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A Reflection for the Feast of St. Albert the Great

At a recent meeting of the leaders of the Congregation's Educational Ministries, coinciding with the Feast of the Dominican Saint, St. Albert the Great, Sr. Cathy Arnold spoke on the day's Gospel from the book of Matthew.  

Jesus said to the crowds: "The Kingdom of heaven is like a net thrown into the sea, which collects fish of every kind. When it is full they haul it ashore and sit down to put what is good into buckets. What is bad they throw away.

Thus it will be at the end of the age. The angels will go out and separate the wicked from the righteous and throw them into the fiery furnace, where there will be wailing and grinding of teeth. Do you understand all these things?"

They answered, "Yes."

And he replied, "Then every scribe who has been instructed in the Kingdom of heaven is like the head of a household who brings from his storeroom both the new and the old."

Would that it be so easy to sort what is good and what is bad like the net hauling in all things from the sea.  But as for separating the wicked from the righteous and throwing into the fiery furnace, I don’t even want to touch that.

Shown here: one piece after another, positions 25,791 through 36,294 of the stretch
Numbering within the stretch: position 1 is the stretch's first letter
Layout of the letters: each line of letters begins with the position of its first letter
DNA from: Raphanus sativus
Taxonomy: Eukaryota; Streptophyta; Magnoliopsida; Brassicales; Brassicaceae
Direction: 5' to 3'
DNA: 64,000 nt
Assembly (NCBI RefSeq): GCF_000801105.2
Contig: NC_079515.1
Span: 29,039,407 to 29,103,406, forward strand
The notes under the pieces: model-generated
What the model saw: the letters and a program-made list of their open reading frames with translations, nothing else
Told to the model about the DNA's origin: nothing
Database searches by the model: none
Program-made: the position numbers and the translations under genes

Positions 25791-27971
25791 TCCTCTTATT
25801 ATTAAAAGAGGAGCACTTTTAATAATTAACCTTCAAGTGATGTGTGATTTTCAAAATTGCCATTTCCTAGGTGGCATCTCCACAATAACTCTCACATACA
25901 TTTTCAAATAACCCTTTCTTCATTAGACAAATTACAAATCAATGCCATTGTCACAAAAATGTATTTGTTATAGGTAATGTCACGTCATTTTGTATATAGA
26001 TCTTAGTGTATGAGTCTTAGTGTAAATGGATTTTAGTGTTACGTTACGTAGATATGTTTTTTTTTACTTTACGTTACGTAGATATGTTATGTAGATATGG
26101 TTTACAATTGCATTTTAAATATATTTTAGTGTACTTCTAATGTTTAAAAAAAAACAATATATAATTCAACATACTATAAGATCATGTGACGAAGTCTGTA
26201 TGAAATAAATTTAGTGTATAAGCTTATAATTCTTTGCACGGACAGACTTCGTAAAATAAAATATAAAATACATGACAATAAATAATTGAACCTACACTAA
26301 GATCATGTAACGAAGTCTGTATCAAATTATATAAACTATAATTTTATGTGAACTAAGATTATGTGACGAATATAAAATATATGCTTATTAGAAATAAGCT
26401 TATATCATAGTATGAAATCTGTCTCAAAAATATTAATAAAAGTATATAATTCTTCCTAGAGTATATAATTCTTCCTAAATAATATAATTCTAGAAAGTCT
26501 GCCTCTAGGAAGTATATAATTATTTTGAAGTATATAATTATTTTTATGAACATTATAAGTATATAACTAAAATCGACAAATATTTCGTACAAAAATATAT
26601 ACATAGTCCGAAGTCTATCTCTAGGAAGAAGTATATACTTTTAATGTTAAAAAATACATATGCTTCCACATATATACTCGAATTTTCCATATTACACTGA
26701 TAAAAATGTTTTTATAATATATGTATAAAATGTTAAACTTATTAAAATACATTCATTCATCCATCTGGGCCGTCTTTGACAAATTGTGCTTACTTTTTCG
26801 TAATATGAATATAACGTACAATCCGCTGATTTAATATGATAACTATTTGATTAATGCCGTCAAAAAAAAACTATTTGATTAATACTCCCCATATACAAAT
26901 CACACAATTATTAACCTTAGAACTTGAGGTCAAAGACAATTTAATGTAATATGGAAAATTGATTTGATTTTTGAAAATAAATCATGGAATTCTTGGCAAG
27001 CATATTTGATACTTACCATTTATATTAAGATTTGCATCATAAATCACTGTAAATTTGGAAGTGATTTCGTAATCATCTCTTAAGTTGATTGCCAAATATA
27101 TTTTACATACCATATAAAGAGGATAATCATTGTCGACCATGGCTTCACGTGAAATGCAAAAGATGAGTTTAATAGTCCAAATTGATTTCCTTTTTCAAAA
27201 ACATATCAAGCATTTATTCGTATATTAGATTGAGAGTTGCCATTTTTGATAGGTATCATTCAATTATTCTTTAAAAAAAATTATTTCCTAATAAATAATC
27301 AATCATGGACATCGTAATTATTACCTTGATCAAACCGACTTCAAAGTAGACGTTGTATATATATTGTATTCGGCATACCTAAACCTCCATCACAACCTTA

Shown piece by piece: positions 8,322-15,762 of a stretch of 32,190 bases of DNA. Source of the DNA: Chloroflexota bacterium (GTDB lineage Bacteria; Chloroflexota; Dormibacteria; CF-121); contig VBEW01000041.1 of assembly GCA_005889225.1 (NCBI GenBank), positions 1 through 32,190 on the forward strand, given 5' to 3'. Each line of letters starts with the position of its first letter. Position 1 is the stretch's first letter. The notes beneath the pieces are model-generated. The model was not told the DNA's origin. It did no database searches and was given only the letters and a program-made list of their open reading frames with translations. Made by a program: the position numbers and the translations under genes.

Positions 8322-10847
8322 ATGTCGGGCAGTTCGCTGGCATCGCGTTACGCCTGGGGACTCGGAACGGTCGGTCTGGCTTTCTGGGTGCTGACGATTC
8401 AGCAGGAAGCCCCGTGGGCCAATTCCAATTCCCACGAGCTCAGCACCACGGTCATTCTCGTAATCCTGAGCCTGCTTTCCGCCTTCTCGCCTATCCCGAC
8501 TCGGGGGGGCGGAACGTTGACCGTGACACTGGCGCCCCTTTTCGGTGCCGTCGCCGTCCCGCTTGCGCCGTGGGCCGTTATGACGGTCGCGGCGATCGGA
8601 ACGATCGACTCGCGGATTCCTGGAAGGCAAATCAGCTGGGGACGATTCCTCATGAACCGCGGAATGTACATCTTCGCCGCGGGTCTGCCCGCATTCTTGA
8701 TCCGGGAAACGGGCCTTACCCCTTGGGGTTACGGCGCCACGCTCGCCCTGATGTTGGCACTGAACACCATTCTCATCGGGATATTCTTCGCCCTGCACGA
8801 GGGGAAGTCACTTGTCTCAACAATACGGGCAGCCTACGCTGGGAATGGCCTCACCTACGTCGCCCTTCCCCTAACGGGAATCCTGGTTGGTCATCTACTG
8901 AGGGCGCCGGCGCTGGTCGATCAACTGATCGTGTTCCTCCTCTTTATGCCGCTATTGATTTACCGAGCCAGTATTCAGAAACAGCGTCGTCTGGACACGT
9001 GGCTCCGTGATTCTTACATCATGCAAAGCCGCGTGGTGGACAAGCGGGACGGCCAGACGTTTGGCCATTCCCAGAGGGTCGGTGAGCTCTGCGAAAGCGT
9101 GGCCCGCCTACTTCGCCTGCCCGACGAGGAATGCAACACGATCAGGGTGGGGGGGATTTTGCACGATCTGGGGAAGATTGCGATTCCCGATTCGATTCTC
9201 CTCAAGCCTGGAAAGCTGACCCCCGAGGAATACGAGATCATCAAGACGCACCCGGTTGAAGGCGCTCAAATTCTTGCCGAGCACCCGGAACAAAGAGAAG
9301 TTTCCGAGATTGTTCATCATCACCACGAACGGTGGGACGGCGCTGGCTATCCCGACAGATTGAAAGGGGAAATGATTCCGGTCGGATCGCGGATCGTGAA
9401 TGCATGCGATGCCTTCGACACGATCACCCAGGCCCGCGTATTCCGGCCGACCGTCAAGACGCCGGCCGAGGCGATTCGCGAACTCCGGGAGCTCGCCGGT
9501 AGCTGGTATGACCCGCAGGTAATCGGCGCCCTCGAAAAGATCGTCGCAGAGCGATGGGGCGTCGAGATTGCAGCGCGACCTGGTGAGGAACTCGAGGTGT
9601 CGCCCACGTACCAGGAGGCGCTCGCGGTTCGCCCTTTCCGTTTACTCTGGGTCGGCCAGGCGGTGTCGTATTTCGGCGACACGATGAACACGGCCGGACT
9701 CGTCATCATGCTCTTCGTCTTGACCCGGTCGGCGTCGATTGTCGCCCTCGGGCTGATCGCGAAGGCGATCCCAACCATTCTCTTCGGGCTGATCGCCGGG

Instead, let’s focus on “Every scribe who has been instructed in the Kingdom of heaven is like the head of a household who brings from her storeroom both the new and the old.”

Isn’t this the call of each of us and especially every President and Board member of every Catholic Dominican high school, college, and university  - to bring from your storeroom both the new and the old when dealing with the challenges and complexities we face today? 

Today’s Gospel reading chosen by the Church for the feast of our Dominican brother, St. Albert the Great, reminds us of our call as humans, as Catholics, as Christians, and as Dominicans that we are an evolving species, an evolving Church, an evolving Dominican order, and each one of us is called to continually grow and evolve.  We are called to bring from our storeroom of life experience both the old and the new and to weave them together in such a way that brings forth the kingdom of heaven, that is, bringing forth life and love wherever we are.